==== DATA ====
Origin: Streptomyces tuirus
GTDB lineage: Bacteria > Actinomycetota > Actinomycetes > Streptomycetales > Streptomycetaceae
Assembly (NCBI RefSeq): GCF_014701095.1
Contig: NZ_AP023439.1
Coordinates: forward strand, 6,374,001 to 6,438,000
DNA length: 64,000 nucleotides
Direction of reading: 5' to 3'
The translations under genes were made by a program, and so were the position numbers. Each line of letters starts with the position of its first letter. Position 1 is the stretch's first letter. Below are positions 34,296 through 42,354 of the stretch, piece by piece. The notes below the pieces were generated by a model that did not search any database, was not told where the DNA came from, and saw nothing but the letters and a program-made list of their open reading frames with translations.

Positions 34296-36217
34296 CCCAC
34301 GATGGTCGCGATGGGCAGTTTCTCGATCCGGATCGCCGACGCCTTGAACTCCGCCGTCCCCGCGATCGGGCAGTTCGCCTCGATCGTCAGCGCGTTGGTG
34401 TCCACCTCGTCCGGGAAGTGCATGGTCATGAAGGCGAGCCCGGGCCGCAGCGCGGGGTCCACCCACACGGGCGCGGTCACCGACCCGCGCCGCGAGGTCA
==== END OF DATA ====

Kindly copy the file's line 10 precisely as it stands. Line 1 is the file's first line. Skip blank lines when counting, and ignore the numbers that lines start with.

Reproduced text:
34296 CCCAC